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Predatory Publishing

Scholarly publishing has two models. In the traditional model, the costs of publishing are covered by subscription - readers pay to access the content. Open access (OA), the second model, seeks to make knowledge available more equitably. The cost of publishing is either borne by the journal (or the organization that produces it) or by the author via an article processing charge (APC). Although many reputable, highly respected journals charge APCs, the rise of OA has been coupled with an increase in “predatory publishing” – journals that prey upon the academic mandate to publish.

Predatory journals are not seen as reputable, in part because there is little-to-no content moderation and any peer review, if offered, is not rigorous. In addition, these types of publishers often fail to disclose the cost of publishing or charge exorbitant APCs.

Signs a publisher is (potentially) predatory include (please note that this is not a comprehensive list, nor do any of these issues automatically mean a journal is predatory):

  • Aggressively soliciting content:
    • These emails often contain typos and/or fawning or overly flattering language.
  • The journal’s website lacks information and/or has typos and grammatical errors.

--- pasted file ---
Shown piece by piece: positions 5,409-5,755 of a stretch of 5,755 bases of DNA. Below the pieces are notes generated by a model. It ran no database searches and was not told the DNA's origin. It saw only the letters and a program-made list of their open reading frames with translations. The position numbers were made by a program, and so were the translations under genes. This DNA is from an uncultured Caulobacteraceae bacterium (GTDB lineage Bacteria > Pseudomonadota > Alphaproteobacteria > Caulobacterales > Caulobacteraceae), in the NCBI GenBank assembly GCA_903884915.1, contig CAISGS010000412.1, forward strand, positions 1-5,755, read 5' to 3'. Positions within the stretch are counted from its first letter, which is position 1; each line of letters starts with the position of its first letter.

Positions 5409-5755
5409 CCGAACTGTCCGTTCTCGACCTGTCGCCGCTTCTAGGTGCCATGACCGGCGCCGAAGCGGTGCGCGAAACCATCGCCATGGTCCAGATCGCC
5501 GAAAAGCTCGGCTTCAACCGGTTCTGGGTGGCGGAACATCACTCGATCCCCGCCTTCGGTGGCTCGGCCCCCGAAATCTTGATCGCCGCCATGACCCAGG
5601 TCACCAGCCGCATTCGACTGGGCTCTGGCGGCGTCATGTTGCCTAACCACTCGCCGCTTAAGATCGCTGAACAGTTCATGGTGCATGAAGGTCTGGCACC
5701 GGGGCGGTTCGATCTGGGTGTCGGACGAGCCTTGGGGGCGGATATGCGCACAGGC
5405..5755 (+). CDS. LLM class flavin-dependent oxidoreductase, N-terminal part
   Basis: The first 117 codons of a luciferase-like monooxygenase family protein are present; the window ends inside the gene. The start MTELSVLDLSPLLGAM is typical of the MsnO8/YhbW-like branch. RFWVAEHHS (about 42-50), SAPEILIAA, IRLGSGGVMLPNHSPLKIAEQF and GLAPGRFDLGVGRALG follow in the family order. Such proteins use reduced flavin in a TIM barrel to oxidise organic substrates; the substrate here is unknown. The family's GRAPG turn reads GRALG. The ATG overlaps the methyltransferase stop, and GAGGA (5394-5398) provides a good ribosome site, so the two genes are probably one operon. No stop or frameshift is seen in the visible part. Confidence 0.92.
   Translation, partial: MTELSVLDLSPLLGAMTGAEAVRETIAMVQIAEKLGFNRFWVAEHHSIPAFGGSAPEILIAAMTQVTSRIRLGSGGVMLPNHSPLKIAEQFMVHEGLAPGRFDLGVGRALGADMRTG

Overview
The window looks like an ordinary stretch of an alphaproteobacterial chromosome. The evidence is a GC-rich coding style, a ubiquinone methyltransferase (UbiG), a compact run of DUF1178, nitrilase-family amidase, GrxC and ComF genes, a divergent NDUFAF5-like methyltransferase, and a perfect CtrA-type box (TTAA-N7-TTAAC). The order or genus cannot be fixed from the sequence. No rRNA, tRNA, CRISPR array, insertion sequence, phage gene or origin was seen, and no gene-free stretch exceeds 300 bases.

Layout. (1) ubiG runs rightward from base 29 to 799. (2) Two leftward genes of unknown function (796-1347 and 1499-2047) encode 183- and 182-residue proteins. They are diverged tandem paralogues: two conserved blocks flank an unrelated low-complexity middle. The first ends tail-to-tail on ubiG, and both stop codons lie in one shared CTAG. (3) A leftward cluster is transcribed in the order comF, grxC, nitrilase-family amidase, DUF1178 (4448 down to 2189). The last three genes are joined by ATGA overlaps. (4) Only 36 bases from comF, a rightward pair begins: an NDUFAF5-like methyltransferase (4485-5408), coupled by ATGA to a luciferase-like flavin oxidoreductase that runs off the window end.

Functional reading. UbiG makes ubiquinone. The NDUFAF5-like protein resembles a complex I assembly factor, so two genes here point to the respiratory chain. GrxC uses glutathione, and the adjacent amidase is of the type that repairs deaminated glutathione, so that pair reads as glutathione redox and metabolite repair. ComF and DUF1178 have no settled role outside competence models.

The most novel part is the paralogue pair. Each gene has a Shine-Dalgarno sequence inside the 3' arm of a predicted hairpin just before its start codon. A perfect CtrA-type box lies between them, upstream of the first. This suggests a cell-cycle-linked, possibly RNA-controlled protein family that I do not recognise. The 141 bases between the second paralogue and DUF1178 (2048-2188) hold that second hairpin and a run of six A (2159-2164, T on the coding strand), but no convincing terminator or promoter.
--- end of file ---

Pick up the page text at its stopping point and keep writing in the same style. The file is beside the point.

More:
• The quality of previously published papers is questionable:
    • The articles lack cohesion or are not focused around the journal’s topic.
    • Some predatory publishers may use plagiarized papers or paper mills to produce large amounts of content.
    • Previously published content is low quality and/or the same author(s) has published an inordinate amount in the journal.
  • The journal title is very similar to a prominent journal in the field.
    • This is intended to trick people into publishing with them, thinking they are working with the high-ranking publication.
  • Expedited peer-review:
    • True peer-review is time-consuming and cannot be rushed.
  • Lack of information about APCs:
    • The cost of publishing should be clearly defined on the journal’s website.

If you are not sure if a publisher is predatory, see the Himmelfarb Health Sciences Library’s guide or contact Digital Scholarship Librarian Amy Lazet at